Crops Wiltin' Around Wilton
Robert Diedrich started farming when he was 16 years old, and he's still passionate about it 30 years later.
"From as early as I can remember, what I've always wanted to do is run equipment and work on a farm and basically be my own boss," he said.
Diedrich knows farming is hard, and dry weather makes it harder. However, he considers his Wilton farm lucky.
"A little more rain would have done us a lot of good," Diedrich admitted. "But we can't complain compared to some of the other farmers around the area. The rain was really spotty this year."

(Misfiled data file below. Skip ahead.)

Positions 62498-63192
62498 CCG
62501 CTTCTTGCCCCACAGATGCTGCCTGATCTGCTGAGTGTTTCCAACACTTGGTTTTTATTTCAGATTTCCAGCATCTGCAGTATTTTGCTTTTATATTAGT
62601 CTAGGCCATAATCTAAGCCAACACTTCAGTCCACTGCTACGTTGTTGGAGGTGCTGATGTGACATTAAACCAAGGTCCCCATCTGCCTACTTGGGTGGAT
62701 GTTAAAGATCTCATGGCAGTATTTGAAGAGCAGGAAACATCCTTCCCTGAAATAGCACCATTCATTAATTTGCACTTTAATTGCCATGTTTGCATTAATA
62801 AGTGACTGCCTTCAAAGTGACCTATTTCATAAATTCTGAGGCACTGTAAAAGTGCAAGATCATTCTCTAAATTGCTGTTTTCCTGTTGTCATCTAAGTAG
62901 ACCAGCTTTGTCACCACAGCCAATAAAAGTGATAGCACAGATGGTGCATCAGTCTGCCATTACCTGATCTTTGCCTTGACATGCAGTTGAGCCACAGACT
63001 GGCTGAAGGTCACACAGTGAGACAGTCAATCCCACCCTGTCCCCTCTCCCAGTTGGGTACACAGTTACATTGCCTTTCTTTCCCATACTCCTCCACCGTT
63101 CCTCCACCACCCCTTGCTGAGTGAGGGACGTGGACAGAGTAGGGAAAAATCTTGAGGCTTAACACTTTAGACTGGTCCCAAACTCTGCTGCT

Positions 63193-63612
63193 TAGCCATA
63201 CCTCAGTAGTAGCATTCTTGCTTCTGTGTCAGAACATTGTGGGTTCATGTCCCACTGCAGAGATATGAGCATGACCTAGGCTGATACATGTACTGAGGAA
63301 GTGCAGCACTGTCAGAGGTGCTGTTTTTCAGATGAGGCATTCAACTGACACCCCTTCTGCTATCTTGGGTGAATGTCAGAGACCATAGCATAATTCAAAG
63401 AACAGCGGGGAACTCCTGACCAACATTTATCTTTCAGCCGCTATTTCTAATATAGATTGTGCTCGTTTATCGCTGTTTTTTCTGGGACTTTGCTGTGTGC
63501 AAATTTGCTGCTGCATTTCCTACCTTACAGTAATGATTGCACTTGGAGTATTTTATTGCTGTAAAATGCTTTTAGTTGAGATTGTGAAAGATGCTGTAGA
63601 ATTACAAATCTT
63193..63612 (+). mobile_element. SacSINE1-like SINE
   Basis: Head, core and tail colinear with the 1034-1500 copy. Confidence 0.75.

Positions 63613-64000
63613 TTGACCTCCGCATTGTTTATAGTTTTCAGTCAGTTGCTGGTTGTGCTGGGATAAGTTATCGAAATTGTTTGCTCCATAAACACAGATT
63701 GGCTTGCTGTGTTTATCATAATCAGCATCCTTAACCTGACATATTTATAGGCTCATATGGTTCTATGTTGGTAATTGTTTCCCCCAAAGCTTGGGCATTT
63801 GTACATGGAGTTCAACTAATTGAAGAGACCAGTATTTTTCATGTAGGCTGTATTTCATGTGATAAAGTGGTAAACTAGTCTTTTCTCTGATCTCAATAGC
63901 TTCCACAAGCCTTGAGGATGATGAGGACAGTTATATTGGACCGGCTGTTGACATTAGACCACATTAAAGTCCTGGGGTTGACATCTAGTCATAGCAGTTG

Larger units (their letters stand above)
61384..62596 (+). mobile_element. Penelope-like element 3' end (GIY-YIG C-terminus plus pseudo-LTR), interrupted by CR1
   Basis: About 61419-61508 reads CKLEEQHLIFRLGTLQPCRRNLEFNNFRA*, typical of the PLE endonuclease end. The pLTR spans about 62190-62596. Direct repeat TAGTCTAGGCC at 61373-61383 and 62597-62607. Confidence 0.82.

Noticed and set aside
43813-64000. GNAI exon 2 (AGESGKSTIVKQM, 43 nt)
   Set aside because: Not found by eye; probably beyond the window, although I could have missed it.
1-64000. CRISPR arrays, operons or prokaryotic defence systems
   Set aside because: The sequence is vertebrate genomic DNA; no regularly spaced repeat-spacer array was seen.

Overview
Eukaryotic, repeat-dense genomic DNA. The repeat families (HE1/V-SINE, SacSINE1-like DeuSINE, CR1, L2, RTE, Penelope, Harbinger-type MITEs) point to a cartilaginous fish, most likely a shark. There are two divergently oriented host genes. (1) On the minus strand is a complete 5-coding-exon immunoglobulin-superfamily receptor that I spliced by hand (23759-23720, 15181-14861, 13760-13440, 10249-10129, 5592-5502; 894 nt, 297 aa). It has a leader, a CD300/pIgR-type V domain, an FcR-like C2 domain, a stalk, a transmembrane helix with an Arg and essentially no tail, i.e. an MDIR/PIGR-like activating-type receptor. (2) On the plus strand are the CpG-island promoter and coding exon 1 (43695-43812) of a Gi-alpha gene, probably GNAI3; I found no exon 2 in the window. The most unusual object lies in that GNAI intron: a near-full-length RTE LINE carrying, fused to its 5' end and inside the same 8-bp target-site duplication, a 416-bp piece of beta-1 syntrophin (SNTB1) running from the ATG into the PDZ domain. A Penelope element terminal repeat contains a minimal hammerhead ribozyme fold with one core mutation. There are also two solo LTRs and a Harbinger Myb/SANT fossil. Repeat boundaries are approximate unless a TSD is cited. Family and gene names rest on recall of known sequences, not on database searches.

The University of Missouri Research Center said Columbia area farmers are suffering through the worst of the drought.
"The rest of the Corn Belt is having very a very good year, and we're having a very bad year, so that's the worst possible scenario," said the center's Tim Reinbott. "Eventually, you could have higher prices. I know they've upped the corn estimate a little bit, but down the road the stocks won't be as high and crop prices could start going up and that could affect your livestock prices."
Reinbott said the center usually expects Missouri to produce 130 bushels of corn per acre, but the bone-dry soil will probably yield only 100 bushels per acre this year.
"We'll keep continuing," Diedrich promised. "It's not like this hasn't happened before."
The MU Research Center also said it's crucial that the state's soybeans get more water this week.